PHOTO: Protesters chant Hands up! Dont shoot! at motorcycle officers near the head of a line of vehicles stuck on Interstate 376 in Pittsburgh, June 21, 2018 for the death of Antwon Rose.Andrew Goldstein/AP
Protesters chant “Hands up! Don’t shoot!” at motorcycle officers near the head of a line of vehicles stuck on Interstate 376 in Pittsburgh, June 21, 2018 for the death of Antwon Rose.

The incident that led to Rose’s killing Tuesday night began with a separate shooting about 15 minutes earlier, when someone in a passing car shot and wounded a 22-year-old man.

“Witnesses described the vehicle involved in the shooting, and the description was broadcast” to officers, police said.

An East Pittsburgh police officer spotted a car matching the description and pulled the car over, police said. The 20-year-old driver — whom ABC News has confirmed operated as a Jitney driver, which is similar to ride-sharing services Uber and Lyft — was ordered out of the car and directed to the ground, police said.

Rose and another passenger in that car fled on foot, police said.

The officer shot three times at Rose as he fled and struck him three times, police said. At least one gunshot wound was to his upper body, the medical examiner’s office said.

PHOTO: Pennsylvania authorities say police shot and killed a 17-year-old who was fleeing a traffic stop near Pittsburgh, June 19, 2018.WTAE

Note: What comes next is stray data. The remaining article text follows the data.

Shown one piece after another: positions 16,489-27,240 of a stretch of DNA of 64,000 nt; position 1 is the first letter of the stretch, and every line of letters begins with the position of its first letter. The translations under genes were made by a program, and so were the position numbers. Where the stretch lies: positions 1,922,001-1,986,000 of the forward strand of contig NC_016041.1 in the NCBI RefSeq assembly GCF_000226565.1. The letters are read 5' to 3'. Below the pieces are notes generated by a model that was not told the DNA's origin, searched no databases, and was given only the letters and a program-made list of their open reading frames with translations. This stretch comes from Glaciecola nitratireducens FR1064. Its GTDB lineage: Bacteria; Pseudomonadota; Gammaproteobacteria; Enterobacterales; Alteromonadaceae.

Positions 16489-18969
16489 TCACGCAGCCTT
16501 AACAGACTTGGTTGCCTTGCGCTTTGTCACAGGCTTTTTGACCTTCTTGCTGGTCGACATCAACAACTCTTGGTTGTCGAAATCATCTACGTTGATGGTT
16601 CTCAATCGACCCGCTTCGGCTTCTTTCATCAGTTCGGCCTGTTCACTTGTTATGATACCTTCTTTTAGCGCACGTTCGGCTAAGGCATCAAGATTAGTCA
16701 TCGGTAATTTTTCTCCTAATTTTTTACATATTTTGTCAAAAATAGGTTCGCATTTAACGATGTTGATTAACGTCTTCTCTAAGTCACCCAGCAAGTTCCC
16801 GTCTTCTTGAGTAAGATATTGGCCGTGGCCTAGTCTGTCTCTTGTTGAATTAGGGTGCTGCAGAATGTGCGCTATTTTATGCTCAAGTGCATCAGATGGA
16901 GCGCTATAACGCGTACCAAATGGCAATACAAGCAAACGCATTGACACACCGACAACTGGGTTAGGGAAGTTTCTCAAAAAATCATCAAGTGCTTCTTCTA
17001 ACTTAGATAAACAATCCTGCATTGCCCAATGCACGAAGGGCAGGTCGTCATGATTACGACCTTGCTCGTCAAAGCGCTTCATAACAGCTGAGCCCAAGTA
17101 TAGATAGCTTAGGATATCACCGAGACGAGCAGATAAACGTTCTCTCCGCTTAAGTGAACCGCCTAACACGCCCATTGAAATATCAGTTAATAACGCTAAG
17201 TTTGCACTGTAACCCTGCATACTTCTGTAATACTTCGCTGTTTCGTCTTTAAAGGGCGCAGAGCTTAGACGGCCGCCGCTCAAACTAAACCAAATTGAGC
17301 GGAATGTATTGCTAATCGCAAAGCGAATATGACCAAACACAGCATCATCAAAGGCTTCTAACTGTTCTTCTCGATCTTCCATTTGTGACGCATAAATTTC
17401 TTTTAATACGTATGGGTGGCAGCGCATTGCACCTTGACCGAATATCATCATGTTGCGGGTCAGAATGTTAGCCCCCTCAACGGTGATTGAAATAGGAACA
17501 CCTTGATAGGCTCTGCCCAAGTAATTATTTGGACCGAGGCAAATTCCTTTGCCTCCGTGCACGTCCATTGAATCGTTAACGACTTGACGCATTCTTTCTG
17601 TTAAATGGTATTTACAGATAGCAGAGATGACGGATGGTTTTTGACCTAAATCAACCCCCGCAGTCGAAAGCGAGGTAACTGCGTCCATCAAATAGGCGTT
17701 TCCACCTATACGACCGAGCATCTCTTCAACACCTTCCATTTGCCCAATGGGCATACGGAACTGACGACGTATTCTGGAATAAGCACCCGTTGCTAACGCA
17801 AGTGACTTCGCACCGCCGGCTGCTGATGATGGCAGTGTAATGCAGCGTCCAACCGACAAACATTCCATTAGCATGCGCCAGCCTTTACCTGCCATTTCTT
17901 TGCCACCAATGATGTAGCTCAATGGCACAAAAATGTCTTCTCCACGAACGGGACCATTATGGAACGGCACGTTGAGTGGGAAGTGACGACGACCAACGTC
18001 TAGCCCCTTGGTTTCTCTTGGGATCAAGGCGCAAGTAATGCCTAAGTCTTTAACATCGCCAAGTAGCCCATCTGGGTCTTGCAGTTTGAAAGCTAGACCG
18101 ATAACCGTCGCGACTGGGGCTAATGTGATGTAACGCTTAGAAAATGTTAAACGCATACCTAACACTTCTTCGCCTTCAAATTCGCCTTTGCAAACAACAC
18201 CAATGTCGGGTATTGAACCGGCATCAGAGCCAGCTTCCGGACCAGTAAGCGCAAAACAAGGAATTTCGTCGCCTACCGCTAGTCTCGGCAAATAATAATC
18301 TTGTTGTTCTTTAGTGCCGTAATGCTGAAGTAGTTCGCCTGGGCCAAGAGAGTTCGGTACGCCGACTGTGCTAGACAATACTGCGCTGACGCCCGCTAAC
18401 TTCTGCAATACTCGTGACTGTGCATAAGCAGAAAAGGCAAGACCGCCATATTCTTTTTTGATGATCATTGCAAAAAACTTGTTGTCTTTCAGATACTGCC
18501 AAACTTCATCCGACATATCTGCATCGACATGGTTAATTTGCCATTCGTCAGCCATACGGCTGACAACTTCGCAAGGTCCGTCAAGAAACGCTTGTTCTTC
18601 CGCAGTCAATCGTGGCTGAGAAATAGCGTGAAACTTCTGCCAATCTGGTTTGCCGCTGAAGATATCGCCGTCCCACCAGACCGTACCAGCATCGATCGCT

Pennsylvania authorities say police shot and killed a 17-year-old who was fleeing a traffic stop near Pittsburgh, June 19, 2018.

PHOTO: Pennsylvania authorities say police shot and killed a 17-year-old who was fleeing a traffic stop near Pittsburgh, June 19, 2018.WTAE
Pennsylvania authorities say police shot and killed a 17-year-old who was fleeing a traffic stop near Pittsburgh, June 19, 2018.

Two guns were recovered from that car, police said. The driver was detained and later released.

The officer who shot Rose, 30-year-old Michael Rosfeld, had been with the East Pittsburgh Police Department for three weeks as a part-time officer and was sworn in hours before the shooting occurred, he told ABC affiliate WTAE in Pittsburgh. Rosfeld previously worked as a law enforcement officer at other agencies, including the University of Pittsburgh Police Department from 2012 to Jan. 2018.

“We are profoundly saddened by the death of Antwon Rose,” the East Pittsburgh Mayor, Council and Police Department said in a statement. “This is a tragic loss for his family and friends as well as for our community as a whole. We offer our deepest sympathy and condolences to Mr. Rose’s family and friends, the residents of East Pittsburgh and all those affected by this tragedy.”

PHOTO: People protesting the East Pittsburgh police after the June 19 shooting death of Antwon Rose shut down Interstate 376 in Pittsburgh, June 21, 2018.Andrew Goldstein/AP
People protesting the East Pittsburgh police after the June 19 shooting death of Antwon Rose shut down Interstate 376 in Pittsburgh, June 21, 2018.

“This is a very stressful time for our community,” the statement continued. “We are seeking truth and answers but the process takes time. We hope that everyone can respect this process.”

The Allegheny County Police and district attorney’s office are investigating.

“We are committed to finding the truth in this investigation,” Allegheny County Police Superintendent Coleman McDonough told ABC News Wednesday.

The district attorney’s office said it does not plan to release updates on the investigation until next week, “out of respect for the grieving process that the family and friends of Mr. Rose are going through and the upcoming Monday funeral.”

ABC News’ Sabina Ghebremedhin and Natasha Allen contributed to this report.